Since 2007, the American Planning Association has designated 245 Great Places in America. As a part of the Great Places program, APA has often recognized public markets, old and new, for adding vibrancy, character, and functionality to communities across America.
Public markets increase access to healthy foods, honor historical legacies, and highlight the local culture of the communities in which they are found. These markets bring together community members, local business leaders, and visitors to celebrate and recognize the importance of these Great Public Spaces, and their roles in helping to create communities of lasting value.
Here’s a look back at the public markets we’ve recognized as Great Public Spaces over the past eight years:
Church Street Marketplace, Burlington, Vermont — 2008
The product of an inclusive and careful planning and design process, Church Street Marketplace features many historic buildings, thriving retail trade, and carefully maintained streets and walkways, but also strong community support for a downtown plan to help guide future economic vitality. Also known as “the gem in the crown” of Burlington, the Church Street Marketplace demonstrates how good planning and design, a committed citizenry and supportive business owners, and quality management can maintain the vitality and vibrancy of an outdoor pedestrian mall.
West Side Market, Cleveland, Ohio — 2008
The West Side Market offers shoppers an authentic and human experience in Cleveland. Cultures from around the world collide here as Chilean sea bass, homemade Lithuanian sausage, European cheeses, and freshly baked bread are all found beneath one roof. Vendors hail from all over the world and some have had family stalls at the market for generations. West Side Market was named one of the 2008 Great Public Spaces in America for its functionality as a neighborhood gathering place and fresh food market; its engaging atmosphere; and its role as an anchor in the community, stimulating nearby commercial and residential activity. A great deal of work by resident groups, city officials, and planners during the past century has helped ensure that the market has remained a vital center for the community.
Central Market, Lancaster, Pennsylvania — 2009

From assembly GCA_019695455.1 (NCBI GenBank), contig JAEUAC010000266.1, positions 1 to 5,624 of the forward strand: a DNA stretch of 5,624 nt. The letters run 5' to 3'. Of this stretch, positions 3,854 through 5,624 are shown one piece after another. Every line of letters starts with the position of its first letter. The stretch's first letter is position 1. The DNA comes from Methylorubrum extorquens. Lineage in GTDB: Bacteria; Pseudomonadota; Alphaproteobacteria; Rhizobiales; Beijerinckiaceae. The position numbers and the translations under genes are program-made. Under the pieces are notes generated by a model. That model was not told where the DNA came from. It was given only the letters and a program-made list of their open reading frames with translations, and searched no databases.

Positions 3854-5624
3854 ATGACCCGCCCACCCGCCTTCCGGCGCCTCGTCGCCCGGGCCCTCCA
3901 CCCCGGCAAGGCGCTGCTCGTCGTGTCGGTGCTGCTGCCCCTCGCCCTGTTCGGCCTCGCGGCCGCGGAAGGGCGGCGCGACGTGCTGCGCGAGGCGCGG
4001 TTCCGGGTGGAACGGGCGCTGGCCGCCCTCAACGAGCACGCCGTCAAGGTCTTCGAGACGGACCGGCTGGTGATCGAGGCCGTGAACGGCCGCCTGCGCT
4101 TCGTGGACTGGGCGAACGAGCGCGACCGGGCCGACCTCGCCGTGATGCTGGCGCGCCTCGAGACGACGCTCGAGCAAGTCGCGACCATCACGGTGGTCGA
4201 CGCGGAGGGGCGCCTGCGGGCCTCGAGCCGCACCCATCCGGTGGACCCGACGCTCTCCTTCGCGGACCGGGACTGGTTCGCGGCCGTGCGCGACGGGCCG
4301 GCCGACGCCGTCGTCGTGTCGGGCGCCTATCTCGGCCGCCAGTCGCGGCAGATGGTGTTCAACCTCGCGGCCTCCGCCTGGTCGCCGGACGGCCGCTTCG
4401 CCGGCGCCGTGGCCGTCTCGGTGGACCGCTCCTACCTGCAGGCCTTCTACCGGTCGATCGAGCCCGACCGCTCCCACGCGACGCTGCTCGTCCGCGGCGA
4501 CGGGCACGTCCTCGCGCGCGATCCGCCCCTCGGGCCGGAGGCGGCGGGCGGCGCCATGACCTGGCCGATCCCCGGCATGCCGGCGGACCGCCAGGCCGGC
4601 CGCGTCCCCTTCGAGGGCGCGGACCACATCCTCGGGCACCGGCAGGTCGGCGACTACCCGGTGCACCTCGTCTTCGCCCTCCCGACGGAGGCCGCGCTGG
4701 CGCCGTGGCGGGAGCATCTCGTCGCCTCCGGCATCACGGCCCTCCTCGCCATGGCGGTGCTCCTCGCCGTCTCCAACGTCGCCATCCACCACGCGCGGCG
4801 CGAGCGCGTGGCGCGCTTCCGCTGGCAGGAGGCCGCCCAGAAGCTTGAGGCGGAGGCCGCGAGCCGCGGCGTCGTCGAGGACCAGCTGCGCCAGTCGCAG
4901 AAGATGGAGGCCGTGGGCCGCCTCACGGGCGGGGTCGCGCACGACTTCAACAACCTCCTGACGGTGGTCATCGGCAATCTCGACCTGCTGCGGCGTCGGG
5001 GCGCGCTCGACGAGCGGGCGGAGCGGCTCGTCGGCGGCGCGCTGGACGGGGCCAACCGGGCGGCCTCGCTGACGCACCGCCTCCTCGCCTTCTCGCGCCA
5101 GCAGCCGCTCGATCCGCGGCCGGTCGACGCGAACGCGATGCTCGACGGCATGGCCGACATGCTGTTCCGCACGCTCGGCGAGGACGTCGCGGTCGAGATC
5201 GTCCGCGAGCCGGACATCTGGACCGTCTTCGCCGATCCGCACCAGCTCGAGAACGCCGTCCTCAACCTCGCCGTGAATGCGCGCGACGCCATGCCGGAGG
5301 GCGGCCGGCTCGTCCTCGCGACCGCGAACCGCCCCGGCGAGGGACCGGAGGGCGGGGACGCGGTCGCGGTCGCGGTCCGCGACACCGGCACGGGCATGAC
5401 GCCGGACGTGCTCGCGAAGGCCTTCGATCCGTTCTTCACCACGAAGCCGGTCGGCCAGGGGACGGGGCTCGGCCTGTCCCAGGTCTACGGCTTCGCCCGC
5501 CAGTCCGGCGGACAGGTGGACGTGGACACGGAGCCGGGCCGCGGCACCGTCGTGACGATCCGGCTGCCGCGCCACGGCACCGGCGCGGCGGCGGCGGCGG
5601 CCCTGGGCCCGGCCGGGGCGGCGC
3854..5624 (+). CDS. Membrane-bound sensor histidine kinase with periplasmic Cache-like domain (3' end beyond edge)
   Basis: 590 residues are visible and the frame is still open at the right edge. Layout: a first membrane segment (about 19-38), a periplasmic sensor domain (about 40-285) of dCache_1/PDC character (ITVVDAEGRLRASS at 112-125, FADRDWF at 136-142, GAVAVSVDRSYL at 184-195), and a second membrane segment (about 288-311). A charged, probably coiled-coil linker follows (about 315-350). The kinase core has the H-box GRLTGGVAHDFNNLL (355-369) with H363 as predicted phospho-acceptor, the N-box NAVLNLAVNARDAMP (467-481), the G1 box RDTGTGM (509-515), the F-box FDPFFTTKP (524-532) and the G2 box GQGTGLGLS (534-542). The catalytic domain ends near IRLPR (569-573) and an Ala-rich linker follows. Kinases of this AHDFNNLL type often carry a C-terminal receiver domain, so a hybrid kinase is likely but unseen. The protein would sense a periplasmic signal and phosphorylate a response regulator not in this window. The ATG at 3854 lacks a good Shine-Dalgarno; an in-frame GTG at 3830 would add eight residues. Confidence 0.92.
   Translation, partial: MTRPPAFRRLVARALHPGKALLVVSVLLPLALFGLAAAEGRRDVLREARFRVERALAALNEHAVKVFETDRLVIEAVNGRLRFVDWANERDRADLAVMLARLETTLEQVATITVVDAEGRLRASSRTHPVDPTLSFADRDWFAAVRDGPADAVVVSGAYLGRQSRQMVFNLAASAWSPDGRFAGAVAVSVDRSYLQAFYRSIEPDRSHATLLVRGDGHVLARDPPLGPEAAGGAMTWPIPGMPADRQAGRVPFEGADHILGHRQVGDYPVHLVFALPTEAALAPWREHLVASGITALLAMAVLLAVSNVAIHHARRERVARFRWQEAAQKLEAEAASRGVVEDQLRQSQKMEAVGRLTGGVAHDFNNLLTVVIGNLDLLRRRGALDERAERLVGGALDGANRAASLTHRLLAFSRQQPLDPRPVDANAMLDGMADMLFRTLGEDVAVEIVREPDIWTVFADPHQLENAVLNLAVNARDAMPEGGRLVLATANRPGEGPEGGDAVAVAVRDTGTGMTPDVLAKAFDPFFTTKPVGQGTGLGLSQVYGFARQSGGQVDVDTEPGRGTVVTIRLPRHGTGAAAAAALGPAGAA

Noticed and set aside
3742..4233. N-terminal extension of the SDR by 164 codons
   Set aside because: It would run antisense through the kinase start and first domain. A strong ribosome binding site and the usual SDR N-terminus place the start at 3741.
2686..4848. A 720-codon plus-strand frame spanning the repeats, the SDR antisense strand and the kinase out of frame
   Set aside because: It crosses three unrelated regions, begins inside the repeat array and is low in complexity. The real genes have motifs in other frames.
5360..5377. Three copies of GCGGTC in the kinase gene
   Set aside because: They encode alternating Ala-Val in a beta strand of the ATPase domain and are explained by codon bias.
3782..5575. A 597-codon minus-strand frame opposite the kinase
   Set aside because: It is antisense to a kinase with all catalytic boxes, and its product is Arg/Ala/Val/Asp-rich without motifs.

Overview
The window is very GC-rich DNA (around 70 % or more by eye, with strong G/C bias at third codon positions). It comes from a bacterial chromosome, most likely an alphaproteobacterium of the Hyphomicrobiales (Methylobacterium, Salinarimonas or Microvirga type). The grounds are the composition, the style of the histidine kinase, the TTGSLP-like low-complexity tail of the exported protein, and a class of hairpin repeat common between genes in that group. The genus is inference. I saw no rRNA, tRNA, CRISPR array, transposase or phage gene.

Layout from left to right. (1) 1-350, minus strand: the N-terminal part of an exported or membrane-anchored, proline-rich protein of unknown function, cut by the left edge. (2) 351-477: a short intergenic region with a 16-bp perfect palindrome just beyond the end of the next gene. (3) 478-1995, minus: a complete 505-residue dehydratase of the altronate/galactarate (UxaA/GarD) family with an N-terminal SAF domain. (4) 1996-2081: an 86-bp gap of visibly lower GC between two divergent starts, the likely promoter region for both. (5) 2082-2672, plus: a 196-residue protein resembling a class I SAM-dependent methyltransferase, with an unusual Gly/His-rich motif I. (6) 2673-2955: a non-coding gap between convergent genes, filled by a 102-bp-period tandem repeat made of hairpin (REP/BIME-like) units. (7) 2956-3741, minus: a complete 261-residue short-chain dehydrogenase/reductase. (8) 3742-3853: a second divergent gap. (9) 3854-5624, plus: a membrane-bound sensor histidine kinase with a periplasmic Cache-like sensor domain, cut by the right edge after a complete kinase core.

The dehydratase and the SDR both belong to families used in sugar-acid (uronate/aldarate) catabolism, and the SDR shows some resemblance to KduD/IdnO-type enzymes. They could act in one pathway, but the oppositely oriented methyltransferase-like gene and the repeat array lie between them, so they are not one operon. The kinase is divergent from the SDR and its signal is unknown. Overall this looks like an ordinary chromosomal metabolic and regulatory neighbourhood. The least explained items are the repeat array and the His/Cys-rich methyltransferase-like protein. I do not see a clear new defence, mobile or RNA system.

Central Market is a 20,540-square-foot, brick market that sits at the historic center of Lancaster, adjacent to Penn Square, the old City Hall, city’s first skyscraper, and other historic buildings. After 280 years, Lancaster Central Market has remained in continuous operation in the same location — making it the oldest such marketplace in the country. Central Market is not only a place to buy local food and produce, but is also a place to meet friends and socialize; during warm months, outdoor furniture, canvas umbrellas, and hanging flower baskets strengthen Central Market setting as place to socialize. Central Market has 57 vendors who are socially and culturally diverse — Amish, Mennonite, Latino, African, Asian, German, Greek, and others.
Reading Terminal Market, Philadelphia, Pennsylvania — 2014
World-renowned as an enclosed public market, Reading Terminal Market is conveniently located in downtown Philadelphia. The market is home to 76 independent locally based merchants, selling fresh foods, groceries, prepared meals, and merchandise. The market is easily accessible to residents and tourists via public transit facilities, including nearby rail stations, seven subway and trolley lines, bus stops, a Greyhound bus terminal, and over 50 bike racks on the perimeter sidewalks. Reading Terminal Market accepts SNAP/food stamps with the goal of making healthy food more readily available to everyone. More than six million people visit the market each year, generating upwards of $50 million in annual sales. Watch the 2014 Great Places announcement.
Flint Farmer’s Market, Flint, Michigan — 2015
The Flint Farmers’ Market represents the importance of planning in community building. This landmark market has had a home in Flint for many years, and provides local businesses, farmers, and vendors the space to share their products and their work with their neighbors, friends, and visitors. The Flint Farmers’ Market has also provided many people in Genesee County unprecedented access to fresh and locally grown foods. Twenty-five businesses at the market accept the SNAP (Supplemental Nutrition Assistance Program) Bridge Card, and the Double Up Food Bucks program allows patrons to double the value of their purchases (up to $20 per market visit).
Images: First—The highlight of downtown Burlington, Vermont, this 19th century and Art Deco walkway frequently hosts public events and festivals. Photo courtesy Ron Redmond; Second—Inside the West Side Market in Cleveland, several distinctive features are highlights for the marketplace, including the original quarry tile flooring, decorative corbels depicting animals and vegetables, and the 44-foot high vaulted ceiling constructed with terracotta tile. Photo courtesy Donn R. Nottage; Third—The Romanesque Revival market house, pictured above, was built in 1889. Today, Central Market is home to many families that have been coming to the market for generations. Photo courtesy Lancaster Central Market; Fourth—The market’s vibrant center court seating area. Photo courtesy Reading Terminal Market; Fifth—Flint Farmers’ Market is helping to bring better food access to many people living in Flint. Vendors accept SNAP benefits and other state-run food matching programs, and all of the food is locally sourced from Michigan growers. Photo courtesy Flint Farmers’ Market.